The SSP blends the RTOS, middleware and libraries with the low level peripheral functions through a specific framework using an API. This allows the application to access peripherals as easy-to-use, feature-oriented functions.
The framework automatically takes care of the details of the RTOS integration. Since the drivers abstract hardware registers by using logically defined values, the API and parameters are consistent across the different series within the Renesas Synergy MCU family. This approach allows the developer to build solutions without spending time learning detailed MCU hardware specifications, specific register definitions, or ThreadX® specifics.
Additional software components may be added to the SSP in the future as Qualified Software Add-ons (QSAs). These components may be developed by Renesas and are qualified with the same rigorous standards used for the SSP.
Software components developed by 3rd party developers and integrated into the platform are “verified” to work with the Renesas Synergy Platform and are named VSA, or Verified Software Add-on components (VSA’s). These VSA components have been tested for functionality and compatibility with the SSP and are approved by Renesas.
The device foundation for the Renesas Synergy Platform is a family of compatible and scalable 32-bit MCUs based on ARM® Cortex®-M CPU cores. Renesas Synergy MCUs were designed from scratch with no legacy requirements, compatibility and scalability were designed in from the start.
Every member of the Renesas Synergy MCU family has the same or similar peripherals to minimize the learning curve and maximize re-use of software and offer pin compatibility in every package. Scalability means that peripheral capabilities scale from lower to higher and higher to lower while keeping the same register footprint.
The Renesas Synergy MCU family begins with the S1 series, an ultra-low-power MCU based on a 32 MHz Cortex-M0+ core. Three additional members of the Renesas Synergy MCU family, the S3, S5 and S7 series, use Cortex®-M4 cores to support operating frequencies that currently range up to 240 MHz.
Renesas’ S3 series MCUs are currently based on a 48 MHz Cortex®-M4 core and serves applications that demand higher levels of integration than the Cortex® M0+-based S1 series.
The S5 series MCUs targets more complex IoT applications using a Cortex-M4 core running at 120 MHz, while the Renesas’ S7 series combines a 240 MHz Cortex®-M4 core with a wide array of high-speed peripherals. The entire MCU family offers significant amounts of memory on-chip up to an industry-leading 4 MB of code flash and 640 KB of SRAM on the S7 series.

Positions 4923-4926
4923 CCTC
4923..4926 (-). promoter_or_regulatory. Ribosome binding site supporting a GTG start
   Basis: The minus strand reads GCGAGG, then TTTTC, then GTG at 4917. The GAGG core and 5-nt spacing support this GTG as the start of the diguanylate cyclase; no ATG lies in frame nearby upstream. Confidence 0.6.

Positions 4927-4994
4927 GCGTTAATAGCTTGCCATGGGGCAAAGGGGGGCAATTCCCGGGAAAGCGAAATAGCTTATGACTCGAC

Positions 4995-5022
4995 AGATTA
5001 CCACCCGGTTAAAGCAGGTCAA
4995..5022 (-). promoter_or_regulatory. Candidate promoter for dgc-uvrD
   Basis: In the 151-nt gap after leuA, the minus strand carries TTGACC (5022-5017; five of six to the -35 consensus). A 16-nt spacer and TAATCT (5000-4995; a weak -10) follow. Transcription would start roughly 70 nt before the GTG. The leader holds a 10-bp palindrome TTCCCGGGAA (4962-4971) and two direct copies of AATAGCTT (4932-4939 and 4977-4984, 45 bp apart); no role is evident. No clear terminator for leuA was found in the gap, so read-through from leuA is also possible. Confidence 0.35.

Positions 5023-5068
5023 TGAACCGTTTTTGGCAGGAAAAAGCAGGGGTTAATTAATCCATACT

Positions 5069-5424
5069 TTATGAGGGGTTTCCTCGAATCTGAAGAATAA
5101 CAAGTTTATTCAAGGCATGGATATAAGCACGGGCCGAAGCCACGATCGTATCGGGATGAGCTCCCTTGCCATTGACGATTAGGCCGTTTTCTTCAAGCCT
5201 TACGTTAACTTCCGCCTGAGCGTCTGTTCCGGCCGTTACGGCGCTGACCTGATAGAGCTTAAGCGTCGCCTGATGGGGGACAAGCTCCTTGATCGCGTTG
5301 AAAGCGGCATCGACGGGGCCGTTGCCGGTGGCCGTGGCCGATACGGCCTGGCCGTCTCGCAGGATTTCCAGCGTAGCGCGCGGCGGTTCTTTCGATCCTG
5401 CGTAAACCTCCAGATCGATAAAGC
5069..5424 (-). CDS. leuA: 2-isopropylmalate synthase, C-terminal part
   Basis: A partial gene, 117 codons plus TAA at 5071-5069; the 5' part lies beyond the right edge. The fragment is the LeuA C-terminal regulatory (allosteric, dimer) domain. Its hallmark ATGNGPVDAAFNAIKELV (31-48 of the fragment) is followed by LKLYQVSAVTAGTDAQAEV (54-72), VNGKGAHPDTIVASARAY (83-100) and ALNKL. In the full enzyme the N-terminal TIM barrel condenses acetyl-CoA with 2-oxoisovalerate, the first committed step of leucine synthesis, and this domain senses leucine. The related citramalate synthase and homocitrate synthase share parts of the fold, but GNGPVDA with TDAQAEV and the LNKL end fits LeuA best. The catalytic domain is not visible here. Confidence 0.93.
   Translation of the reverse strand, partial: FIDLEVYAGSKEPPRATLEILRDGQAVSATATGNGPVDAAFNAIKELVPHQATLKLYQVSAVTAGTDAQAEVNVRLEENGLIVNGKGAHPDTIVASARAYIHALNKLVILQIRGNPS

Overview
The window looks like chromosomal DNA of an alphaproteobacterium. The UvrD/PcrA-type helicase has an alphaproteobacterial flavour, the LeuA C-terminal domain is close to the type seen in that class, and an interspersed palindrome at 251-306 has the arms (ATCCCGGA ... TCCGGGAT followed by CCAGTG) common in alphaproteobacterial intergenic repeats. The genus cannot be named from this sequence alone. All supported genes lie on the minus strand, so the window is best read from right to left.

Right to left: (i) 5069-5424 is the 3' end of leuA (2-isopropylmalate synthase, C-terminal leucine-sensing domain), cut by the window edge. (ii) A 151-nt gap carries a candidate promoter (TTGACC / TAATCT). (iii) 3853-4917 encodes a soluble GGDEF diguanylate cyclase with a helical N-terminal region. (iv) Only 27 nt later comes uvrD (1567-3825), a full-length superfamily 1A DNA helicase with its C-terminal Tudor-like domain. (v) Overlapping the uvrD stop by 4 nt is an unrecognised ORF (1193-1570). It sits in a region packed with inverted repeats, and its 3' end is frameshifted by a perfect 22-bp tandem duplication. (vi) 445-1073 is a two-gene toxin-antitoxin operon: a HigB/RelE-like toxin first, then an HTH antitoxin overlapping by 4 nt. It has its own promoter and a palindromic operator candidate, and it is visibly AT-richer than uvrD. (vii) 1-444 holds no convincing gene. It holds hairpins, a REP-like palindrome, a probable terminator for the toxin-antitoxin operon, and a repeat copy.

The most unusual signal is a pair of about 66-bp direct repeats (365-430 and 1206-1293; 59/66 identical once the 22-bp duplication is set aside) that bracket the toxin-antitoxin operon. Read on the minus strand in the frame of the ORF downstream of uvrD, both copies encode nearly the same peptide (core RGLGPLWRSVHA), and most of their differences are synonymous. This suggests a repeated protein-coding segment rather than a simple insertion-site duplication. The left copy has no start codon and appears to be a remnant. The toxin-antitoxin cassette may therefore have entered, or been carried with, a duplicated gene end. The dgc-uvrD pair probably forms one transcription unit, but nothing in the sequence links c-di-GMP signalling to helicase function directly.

To address the design challenges inherent in the majority of industrial and IoT applications, the Renesas Synergy Platform offers developers a wide array of options to boost security, safety and communications capabilities.
The security functions available on Renesas Synergy MCUs enable developers to protect data on the MCU, ensure authenticity of data, and achieve secure product lifetime management. The security peripherals and software libraries support symmetric/ asymmetric cryptography as well as secure key generation and storage to provide a full set of secure services including secure boot and over-the-air firmware updates. Each MCU also supports a long list of safety functions in hardware to support critical applications.
IoT applications require extensive communications capabilities and Synergy MCU’s can offer features such as dual Ethernet with IEEE-1588 synchronization, high-speed USB, plus many serial interfaces on chip including UART, I2C, SPI, IrDA, QSPI, I2S, SDHC/MMC and CAN. For applications closer to the network edge, virtually every Renesas Synergy MCU has an array of analogue interfaces including ADC’s, DAC’s, comparators, as well as a suite of timing functions for motor and industrial control applications.
To speed development Renesas engineers have added a number of productivity enhancements to the Renesas Synergy Platform’s supporting tool ecosystem. Renesas Synergy MCUs will be supported by e2 studio, the Eclipse-based Integrated Development Environment (IDE) from Renesas.